On appeal, plaintiffs contend summary judgment in defendant's favor was improper as a matter of law on the following issues: 1) plaintiffs' assertion that defendant lacked standing and authority to adopt the Access Plan; and 2) plaintiffs' assertion that they each possess a vested appurtenant littoral right of direct access to the ocean, which defendant cannot lawfully limit without compensation. We disagree with plaintiff's contentions and affirm the trial court's order.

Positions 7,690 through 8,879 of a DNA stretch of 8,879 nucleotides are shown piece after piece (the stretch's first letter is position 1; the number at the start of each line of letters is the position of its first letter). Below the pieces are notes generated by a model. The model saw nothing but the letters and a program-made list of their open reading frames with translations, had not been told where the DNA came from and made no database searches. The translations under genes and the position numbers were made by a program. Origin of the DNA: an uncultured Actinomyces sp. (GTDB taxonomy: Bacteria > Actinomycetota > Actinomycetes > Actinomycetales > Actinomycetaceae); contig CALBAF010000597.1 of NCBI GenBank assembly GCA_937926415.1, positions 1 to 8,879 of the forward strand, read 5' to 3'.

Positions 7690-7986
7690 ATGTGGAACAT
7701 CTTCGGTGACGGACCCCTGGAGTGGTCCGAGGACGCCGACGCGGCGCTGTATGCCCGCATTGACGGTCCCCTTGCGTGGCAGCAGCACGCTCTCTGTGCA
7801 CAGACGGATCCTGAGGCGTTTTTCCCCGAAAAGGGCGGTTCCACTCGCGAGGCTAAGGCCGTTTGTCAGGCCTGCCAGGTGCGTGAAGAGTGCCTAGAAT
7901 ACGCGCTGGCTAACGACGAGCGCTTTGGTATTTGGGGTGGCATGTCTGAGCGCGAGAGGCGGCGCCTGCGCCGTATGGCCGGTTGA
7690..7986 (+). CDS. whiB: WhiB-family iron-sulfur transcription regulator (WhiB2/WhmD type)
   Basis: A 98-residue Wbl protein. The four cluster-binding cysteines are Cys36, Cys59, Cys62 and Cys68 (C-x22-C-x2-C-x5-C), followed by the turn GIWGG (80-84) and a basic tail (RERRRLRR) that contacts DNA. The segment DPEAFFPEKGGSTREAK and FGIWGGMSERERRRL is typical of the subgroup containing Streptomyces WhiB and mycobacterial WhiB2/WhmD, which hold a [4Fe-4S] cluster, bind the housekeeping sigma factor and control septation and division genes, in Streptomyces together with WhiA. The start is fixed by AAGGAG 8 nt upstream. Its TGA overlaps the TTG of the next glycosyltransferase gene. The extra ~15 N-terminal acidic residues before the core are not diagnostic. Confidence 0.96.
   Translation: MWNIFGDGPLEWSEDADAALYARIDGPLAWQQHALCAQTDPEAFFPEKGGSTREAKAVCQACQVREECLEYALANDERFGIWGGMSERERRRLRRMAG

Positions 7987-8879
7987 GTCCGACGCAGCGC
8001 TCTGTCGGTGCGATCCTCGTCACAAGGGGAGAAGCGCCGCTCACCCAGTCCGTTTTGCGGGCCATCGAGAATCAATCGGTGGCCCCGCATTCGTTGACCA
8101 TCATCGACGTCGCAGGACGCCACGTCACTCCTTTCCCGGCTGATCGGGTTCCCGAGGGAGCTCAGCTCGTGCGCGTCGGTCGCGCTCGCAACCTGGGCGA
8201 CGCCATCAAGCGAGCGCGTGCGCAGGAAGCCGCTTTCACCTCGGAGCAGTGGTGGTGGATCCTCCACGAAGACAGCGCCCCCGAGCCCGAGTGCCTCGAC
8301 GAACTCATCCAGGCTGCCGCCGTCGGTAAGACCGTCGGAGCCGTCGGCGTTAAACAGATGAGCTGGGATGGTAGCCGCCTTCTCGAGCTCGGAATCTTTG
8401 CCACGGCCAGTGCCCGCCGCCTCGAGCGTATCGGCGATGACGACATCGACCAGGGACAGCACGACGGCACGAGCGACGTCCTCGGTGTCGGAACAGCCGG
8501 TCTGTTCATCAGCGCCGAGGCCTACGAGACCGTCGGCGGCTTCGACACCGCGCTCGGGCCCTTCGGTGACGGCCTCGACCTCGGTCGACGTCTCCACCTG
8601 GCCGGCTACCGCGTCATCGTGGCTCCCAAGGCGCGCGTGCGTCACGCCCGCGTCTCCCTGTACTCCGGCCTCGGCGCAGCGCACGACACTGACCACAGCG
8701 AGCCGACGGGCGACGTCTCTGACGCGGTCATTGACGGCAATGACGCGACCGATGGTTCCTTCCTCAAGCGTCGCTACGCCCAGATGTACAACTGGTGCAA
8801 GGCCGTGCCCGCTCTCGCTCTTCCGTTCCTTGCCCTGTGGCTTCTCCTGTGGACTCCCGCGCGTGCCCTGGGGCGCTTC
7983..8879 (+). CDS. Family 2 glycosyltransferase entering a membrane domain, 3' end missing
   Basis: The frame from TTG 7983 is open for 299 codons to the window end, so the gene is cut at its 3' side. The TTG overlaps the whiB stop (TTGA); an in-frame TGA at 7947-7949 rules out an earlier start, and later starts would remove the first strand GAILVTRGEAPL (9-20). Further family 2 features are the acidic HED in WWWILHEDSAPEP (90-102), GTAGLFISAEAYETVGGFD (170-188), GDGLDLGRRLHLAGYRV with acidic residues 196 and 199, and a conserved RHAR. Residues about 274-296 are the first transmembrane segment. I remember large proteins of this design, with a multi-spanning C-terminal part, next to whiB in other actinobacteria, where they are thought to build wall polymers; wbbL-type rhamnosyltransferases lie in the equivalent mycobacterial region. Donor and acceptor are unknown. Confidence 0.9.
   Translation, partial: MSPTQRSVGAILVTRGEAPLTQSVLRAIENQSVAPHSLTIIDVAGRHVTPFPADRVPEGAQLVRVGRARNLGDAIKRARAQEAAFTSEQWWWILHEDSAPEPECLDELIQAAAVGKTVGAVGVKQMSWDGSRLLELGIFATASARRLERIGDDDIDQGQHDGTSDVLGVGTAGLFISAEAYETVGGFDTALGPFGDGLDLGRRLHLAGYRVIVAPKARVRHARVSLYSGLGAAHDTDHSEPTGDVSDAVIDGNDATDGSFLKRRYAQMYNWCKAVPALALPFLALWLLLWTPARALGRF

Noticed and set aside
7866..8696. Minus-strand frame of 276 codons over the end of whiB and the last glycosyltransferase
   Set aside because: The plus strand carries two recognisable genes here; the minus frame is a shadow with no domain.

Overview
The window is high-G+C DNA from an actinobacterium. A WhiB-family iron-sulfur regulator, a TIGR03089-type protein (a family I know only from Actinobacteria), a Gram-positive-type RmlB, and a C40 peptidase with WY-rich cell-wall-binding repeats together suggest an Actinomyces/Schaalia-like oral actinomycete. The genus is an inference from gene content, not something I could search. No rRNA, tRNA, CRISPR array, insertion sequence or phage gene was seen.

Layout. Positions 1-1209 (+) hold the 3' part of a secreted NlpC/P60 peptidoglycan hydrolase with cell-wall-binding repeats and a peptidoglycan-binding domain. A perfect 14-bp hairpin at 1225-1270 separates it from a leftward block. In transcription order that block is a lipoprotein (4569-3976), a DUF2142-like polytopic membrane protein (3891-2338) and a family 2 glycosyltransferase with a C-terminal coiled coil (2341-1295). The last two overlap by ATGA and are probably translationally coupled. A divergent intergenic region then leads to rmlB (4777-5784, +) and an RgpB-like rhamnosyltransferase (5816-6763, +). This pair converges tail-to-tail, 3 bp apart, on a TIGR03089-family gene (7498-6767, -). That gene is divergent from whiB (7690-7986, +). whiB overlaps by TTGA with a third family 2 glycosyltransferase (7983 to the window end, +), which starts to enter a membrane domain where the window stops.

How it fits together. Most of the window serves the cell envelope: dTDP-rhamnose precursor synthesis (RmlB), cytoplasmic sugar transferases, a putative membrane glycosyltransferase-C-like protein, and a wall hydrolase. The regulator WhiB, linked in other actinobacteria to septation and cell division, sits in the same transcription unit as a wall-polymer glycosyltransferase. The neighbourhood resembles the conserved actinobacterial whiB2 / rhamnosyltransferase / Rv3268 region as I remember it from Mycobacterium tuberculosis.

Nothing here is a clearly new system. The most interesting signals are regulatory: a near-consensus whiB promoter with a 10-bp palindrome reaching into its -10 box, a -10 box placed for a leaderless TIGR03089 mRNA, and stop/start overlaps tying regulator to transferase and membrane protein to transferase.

Summary judgment is appropriate if there is no genuine issue as to any material fact and any party is entitled to a judgment as a matter of law. N.C. Gen. Stat. § 1A-1, Rule 56(c) (2001); Weeksv. N.C. Dept. of Nat. Resources and Comm. Development, 97 N.C. App. 215, 224, 388 S.E.2d 228, 233, disc. review denied, 326 N.C. 601, 393 S.E.2d 890 (1990). The purpose of summary judgment “is to foreclose the need for a trial when, based upon the pleadings and supporting materials, the trial court determines that only questions of law, not fact, are to be decided.” Robertson v. Hartman, 90 N.C. App. 250, 252, 368 S.E.2d 199, 200 (1988). Plaintiffs concede that there are no disputed issues of fact in the present case.